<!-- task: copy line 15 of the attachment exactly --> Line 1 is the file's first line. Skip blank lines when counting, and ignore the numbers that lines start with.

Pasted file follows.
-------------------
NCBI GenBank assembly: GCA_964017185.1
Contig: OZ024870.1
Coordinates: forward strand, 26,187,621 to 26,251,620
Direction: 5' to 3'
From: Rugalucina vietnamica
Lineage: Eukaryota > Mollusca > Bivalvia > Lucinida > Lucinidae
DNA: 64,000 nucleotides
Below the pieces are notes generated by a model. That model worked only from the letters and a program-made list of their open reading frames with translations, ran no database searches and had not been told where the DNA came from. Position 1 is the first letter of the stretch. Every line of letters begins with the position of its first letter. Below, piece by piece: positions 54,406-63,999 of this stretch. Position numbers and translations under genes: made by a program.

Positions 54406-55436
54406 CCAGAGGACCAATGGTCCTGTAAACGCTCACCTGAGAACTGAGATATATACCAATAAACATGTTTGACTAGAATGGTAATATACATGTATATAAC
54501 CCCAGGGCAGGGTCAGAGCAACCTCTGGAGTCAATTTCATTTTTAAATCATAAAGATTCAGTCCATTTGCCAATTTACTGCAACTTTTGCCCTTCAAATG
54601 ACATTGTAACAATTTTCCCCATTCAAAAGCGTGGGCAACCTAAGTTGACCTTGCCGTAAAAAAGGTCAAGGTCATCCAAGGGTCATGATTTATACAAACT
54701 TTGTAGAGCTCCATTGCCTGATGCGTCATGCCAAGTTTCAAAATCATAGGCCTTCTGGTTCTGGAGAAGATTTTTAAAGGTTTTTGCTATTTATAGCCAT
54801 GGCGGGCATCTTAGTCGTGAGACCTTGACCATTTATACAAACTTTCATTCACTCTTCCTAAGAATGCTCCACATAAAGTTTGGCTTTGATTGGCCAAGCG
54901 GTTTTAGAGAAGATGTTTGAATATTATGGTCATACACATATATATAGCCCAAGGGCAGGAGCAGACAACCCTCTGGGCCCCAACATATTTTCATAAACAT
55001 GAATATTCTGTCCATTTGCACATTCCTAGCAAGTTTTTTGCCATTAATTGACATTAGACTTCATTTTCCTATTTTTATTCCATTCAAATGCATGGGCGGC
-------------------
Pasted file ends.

54901 GTTTTAGAGAAGATGTTTGAATATTATGGTCATACACATATATATAGCCCAAGGGCAGGAGCAGACAACCCTCTGGGCCCCAACATATTTTCATAAACAT